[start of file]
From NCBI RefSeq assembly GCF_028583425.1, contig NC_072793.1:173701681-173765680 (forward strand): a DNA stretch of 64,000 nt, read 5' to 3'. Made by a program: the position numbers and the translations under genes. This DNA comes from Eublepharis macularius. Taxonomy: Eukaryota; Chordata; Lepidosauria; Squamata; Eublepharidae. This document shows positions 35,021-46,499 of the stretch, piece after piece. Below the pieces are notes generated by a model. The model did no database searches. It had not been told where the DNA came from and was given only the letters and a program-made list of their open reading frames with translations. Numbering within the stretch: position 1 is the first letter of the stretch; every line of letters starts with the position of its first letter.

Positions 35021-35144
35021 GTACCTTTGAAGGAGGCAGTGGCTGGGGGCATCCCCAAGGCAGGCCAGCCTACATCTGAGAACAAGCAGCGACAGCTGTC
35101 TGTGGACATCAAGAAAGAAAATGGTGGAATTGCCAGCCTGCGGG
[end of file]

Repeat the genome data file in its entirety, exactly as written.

From NCBI RefSeq assembly GCF_028583425.1, contig NC_072793.1:173701681-173765680 (forward strand): a DNA stretch of 64,000 nt, read 5' to 3'. Made by a program: the position numbers and the translations under genes. This DNA comes from Eublepharis macularius. Taxonomy: Eukaryota; Chordata; Lepidosauria; Squamata; Eublepharidae. This document shows positions 35,021-46,499 of the stretch, piece after piece. Below the pieces are notes generated by a model. The model did no database searches. It had not been told where the DNA came from and was given only the letters and a program-made list of their open reading frames with translations. Numbering within the stretch: position 1 is the first letter of the stretch; every line of letters starts with the position of its first letter.

Positions 35021-35144
35021 GTACCTTTGAAGGAGGCAGTGGCTGGGGGCATCCCCAAGGCAGGCCAGCCTACATCTGAGAACAAGCAGCGACAGCTGTC
35101 TGTGGACATCAAGAAAGAAAATGGTGGAATTGCCAGCCTGCGGG